NEW YORK (Reuters) - A former analyst testified Thursday how secret information traveled among members of what prosecutors have called a “corrupt circle,” before making its way to SAC Capital Advisors portfolio manager Michael Steinberg, who is on trial on insider trading charges.
Steinberg is the first employee of Steven A. Cohen’s SAC Capital Advisors to face trial in a decade-long government investigation of insider trading at the hedge fund.
Jesse Tortora, a former analyst at another Wall Street hedge fund, told jurors how he had swapped confidential information with other analysts, including Jon Horvath at SAC.
“He in turn passed information or communicated that information to Mike Steinberg,” Tortora said.
Steinberg, 41, faces five counts of securities fraud and conspiracy to commit securities fraud on charges he traded in 2008 and 2009 in Dell Inc and Nvidia Corp based on inside information.
Prosecutors say the information came from Horvath, an analyst in the SAC division Steinberg oversaw, Sigma Capital Management.
Tortora, a former analyst at hedge fund Diamondback Capital Management, is the first of four cooperating witnesses the government plans to call in the case against Steinberg. All four have pleaded guilty to charges related to insider trading.
Addressing the three men and six women of the jury on Thursday, Tortora said that he began receiving confidential information from company insiders at Intel Corp, where he had previously worked, while working at the equity research unit at Prudential Financial.
At Prudential, Tortora said he worked with other analysts, including Spyridon Adondakis and Sandeep Goyal. Adondakis and Goyal left Prudential to become part of what prosecutors on Wednesday called a “corrupt circle” of analysts who swapped insider information.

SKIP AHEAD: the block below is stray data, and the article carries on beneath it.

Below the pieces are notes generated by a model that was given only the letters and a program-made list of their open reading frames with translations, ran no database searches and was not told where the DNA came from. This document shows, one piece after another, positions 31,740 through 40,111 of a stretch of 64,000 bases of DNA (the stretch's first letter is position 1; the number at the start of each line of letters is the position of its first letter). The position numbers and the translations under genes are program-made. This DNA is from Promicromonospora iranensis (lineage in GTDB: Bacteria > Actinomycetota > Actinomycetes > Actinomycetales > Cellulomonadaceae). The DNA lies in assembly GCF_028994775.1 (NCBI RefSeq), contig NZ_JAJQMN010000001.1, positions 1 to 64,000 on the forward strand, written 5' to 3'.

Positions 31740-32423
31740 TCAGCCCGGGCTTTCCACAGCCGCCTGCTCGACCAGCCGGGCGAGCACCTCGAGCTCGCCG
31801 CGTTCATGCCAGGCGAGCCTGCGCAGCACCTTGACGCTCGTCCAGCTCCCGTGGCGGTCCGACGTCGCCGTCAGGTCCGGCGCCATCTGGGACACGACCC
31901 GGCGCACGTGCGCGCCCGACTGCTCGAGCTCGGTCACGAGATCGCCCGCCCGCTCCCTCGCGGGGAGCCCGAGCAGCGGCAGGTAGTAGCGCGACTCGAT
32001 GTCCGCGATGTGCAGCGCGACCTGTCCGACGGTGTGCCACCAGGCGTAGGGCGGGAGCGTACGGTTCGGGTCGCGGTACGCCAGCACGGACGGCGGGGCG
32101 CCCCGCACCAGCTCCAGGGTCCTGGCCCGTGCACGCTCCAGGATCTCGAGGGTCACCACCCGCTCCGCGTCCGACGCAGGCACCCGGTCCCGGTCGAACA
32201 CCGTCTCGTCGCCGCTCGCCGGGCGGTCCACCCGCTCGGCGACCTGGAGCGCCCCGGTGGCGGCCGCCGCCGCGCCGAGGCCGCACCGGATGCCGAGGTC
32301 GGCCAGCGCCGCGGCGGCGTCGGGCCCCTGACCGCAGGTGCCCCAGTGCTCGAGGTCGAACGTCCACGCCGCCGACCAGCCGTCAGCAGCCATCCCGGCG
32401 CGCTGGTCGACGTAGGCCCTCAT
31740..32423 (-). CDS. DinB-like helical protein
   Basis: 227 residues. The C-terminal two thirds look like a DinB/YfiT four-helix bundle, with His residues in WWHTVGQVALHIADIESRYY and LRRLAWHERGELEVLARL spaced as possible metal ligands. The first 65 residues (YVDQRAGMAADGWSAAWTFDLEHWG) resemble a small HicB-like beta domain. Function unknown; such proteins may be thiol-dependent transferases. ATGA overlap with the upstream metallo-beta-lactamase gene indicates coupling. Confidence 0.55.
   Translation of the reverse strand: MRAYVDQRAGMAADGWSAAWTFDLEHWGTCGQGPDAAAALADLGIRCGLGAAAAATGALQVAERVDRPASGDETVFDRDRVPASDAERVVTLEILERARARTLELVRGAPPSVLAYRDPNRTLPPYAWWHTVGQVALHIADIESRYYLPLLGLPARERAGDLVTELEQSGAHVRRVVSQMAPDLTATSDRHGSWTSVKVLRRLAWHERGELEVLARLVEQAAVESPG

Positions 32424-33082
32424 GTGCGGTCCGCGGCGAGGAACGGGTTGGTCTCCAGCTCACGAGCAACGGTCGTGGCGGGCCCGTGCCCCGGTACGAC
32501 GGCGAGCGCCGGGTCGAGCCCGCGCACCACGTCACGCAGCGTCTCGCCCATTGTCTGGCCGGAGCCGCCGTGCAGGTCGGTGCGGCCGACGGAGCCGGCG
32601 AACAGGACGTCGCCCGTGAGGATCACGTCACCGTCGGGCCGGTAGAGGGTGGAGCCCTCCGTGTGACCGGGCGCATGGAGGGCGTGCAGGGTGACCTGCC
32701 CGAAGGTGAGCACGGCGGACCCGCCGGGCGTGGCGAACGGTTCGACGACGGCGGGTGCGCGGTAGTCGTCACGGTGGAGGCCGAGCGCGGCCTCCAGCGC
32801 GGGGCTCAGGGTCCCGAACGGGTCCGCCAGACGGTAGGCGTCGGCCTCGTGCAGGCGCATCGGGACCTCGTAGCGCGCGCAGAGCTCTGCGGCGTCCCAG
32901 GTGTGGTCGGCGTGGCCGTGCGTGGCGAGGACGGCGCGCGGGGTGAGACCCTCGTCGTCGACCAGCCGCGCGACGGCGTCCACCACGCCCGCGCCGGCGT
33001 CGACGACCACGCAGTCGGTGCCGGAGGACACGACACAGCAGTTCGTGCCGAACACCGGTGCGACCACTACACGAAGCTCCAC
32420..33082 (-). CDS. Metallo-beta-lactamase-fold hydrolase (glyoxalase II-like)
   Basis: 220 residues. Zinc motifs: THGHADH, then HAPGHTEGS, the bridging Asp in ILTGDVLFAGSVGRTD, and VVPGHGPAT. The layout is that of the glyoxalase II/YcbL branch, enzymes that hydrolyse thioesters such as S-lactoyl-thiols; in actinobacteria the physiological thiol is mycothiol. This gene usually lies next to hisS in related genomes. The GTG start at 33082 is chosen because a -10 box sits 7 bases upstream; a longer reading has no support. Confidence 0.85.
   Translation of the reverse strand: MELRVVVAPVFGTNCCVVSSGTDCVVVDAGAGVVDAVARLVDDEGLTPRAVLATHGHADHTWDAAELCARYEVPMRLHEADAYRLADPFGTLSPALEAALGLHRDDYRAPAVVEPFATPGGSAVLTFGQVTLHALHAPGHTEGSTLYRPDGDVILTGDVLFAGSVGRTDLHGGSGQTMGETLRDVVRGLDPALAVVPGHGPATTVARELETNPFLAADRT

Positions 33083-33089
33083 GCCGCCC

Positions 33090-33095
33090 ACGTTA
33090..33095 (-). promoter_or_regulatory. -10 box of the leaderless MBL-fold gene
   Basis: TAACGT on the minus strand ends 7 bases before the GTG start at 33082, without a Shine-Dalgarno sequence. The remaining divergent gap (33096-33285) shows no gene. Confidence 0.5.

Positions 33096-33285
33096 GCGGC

Goyal, who later joined Neuberger Berman, and Adondakis, who joined Level Global Investors, have pleaded guilty and are also cooperating with investigators.
Tortora, who joined Diamondback in September 2007, said the purpose was to generate information for their portfolio manager bosses in an effort to “make more money.”
“It allowed us to be more effective, more efficient and more profitable than working alone,” Tortora said.
Another member of the group was Horvath, with whom Tortora said he had worked when SAC was a client of Prudential.
Tortora testified that Horvath said he passed information to Steinberg, who then traded on it. Horvath also said that Steinberg had “status” at SAC, Tortora testified.
“His words were that Mike was founder Steve Cohen’s right-hand man,” Tortora said.
Tortora, 36, has appeared once before in an insider trading trial. He testified in the 2012 trial of Todd Newman, his ex-boss and a former portfolio manager at Diamondback, and Anthony Chiasson, a co-founder of Level Global Investors. They were found guilty and are appealing.
Tortora’s testimony followed soon after SAC Capital’s chief financial officer gave jurors a look at the workings of the hedge fund, which is based in Stamford, Connecticut, and which agreed this month to pay $1.2 billion to resolve a criminal insider trading case.
CFO Daniel Berkowitz said that from 2007 to 2009, SAC had anywhere from $10 billion to $17 billion under management, most of the money belonging to employees.
Outside investors were charged a 3 percent management fee and a 10 percent to 50 percent success fee, Berkowitz said, a rate that is higher than industry standards.
The testimony and evidence also appeared to show how Horvath’s compensation increased in 2008 despite rough market conditions. In the same year, a key trade in Dell took place that prosecutors say was based on inside information, netting Sigma $1 million.
Documents presented at the trial showed that in 2008, Steinberg’s team’s profits were $13.6 million, down from $27.2 million a year earlier. Steinberg’s compensation, which was largely tied to the profits, fell as well, from $5.15 million to $1.75 million.
Yet, despite the decline, Horvath’s pay increased from $401,084 in 2007 to $882,277 in 2008, documents showed. His bonuses were determined by Steinberg, said Berkowitz, who noted that the year was “volatile.”
In 2009, Steinberg’s group rebounded with profits of more than $18 million, the documents showed. Steinberg took home more than $2.27 million. That included $26,000 termed a “Cohen Tag Bonus” for referring ideas to Cohen, Berkowitz said.
The case is U.S. v. Steinberg, U.S. District Court, Southern District of New York, No. 12-cr-00121.
Editing by Phil Berlowitz and Dan Grebler